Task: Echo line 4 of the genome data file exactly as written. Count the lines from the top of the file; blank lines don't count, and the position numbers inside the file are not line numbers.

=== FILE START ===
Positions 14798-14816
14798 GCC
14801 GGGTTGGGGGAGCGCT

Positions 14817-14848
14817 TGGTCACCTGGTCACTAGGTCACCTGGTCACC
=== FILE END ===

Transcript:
Positions 14817-14848